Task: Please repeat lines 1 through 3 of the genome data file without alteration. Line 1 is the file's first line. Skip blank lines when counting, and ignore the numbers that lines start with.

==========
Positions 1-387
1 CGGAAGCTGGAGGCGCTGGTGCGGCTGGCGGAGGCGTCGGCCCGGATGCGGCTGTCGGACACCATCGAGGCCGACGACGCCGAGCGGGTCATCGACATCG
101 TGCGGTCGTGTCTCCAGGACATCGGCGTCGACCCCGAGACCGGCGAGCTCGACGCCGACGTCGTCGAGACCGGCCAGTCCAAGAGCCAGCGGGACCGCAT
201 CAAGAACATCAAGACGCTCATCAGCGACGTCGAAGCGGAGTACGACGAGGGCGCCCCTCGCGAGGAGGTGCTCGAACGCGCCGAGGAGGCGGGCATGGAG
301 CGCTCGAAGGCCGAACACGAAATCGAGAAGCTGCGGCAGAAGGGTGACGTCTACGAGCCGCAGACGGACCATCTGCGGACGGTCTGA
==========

Positions 1-387
1 CGGAAGCTGGAGGCGCTGGTGCGGCTGGCGGAGGCGTCGGCCCGGATGCGGCTGTCGGACACCATCGAGGCCGACGACGCCGAGCGGGTCATCGACATCG
101 TGCGGTCGTGTCTCCAGGACATCGGCGTCGACCCCGAGACCGGCGAGCTCGACGCCGACGTCGTCGAGACCGGCCAGTCCAAGAGCCAGCGGGACCGCAT